Now, when Mr. Peres told me that, I could not come to him and say, "I want to meet with Mr. Husseini in Norway." So something happened. I could not even tell Mr. Husseini what happened. He was quite astonished because he knows me, I never let him down, and somehow I had disappeared. And I couldn't tell that to the Norwegians either because it was very embarrassing. So eventually it was delayed and on toward the end of the year we told the Norwegians that if they wanted to have a back channel it could not be with me but with Professor Hirschfeld and Professor Ron Pundak, a colleague.
Then Hanan Ashrawi, who was also one of the group with which we had met in previous years, told Mr. Hirschfeld that if he wants to have an interlocutor who is a PLO person (and it was Mr. Husseini who all the years urged us to talk directly to the PLO, when the law changed and it was possible to talk to the PLO), she suggested to talk to somebody by the name of Abu Allah. We had not heard about him, but since that was her recommendation he went to London. And in London he met with Abu Allah for the first time and then he came to me. I was then in London too. And he told me that he has a meeting. So I suggested to them to have it in Norway and to establish the Oslo process there without me, and then it happened also that it was also without Husseini. And the truth is that the whole story is a result of the fact that for whatever reason, it was the late Mr. Rabin who prevented Mr. Peres from [meeting with] Mr. Husseini after the victory in the elections.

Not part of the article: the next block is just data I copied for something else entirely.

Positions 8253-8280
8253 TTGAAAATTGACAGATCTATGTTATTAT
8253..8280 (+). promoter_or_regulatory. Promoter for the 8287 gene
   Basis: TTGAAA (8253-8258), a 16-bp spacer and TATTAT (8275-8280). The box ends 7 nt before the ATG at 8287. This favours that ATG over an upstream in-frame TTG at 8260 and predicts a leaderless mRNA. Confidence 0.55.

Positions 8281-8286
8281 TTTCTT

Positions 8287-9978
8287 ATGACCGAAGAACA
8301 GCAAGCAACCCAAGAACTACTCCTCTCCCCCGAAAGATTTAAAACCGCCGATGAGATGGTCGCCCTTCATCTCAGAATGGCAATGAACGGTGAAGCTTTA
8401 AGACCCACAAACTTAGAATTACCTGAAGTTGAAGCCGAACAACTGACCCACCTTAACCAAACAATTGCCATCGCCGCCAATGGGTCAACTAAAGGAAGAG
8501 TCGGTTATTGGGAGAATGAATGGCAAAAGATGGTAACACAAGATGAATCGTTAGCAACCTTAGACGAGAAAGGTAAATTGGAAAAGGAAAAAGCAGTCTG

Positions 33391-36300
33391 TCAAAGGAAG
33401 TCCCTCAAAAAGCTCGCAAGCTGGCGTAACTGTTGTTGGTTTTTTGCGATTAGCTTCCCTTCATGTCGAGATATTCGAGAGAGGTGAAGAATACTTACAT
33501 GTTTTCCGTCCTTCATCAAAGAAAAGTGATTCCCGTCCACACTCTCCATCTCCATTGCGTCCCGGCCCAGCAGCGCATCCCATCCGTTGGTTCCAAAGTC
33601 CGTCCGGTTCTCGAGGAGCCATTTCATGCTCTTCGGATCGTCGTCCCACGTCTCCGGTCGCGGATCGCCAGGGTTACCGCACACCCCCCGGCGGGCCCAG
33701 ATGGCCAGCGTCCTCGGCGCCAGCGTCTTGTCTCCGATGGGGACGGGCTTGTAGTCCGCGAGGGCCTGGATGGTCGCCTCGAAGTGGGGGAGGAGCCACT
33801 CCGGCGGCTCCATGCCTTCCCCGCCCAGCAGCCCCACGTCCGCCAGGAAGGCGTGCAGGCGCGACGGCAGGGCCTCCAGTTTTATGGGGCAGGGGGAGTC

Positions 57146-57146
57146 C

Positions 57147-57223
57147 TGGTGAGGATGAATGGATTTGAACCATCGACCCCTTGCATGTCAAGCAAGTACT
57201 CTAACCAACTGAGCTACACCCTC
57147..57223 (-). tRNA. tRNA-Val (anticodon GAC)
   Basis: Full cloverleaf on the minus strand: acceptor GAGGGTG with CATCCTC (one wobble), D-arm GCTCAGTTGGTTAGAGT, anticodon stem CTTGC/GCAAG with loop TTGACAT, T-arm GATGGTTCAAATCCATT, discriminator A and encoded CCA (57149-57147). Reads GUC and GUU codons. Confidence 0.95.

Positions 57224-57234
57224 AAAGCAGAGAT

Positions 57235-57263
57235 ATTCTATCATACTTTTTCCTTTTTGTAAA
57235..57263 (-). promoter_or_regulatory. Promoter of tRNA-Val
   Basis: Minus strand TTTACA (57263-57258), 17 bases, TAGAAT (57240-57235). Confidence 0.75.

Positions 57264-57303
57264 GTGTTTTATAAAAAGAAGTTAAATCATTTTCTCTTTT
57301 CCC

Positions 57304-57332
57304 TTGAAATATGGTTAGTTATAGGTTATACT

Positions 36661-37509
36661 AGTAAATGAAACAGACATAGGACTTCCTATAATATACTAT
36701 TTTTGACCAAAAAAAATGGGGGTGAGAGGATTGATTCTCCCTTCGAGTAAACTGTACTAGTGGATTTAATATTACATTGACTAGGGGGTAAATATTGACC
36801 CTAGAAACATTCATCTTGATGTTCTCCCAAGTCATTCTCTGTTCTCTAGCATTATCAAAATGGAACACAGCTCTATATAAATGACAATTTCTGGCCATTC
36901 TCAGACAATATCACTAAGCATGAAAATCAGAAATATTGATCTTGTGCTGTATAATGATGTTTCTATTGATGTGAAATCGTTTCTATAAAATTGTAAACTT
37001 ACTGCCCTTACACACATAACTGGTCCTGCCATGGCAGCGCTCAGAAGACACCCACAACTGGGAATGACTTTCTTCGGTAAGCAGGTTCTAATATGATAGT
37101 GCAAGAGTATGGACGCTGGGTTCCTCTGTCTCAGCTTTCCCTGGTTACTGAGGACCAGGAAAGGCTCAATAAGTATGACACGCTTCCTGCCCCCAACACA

So what you're both describing is that a sensibility, a feeling, an intellectual desire to cross the boundaries that were dividing your two peoples, was percolating in the civil societies of both sides? And that, in a way, the government followed and then came on board?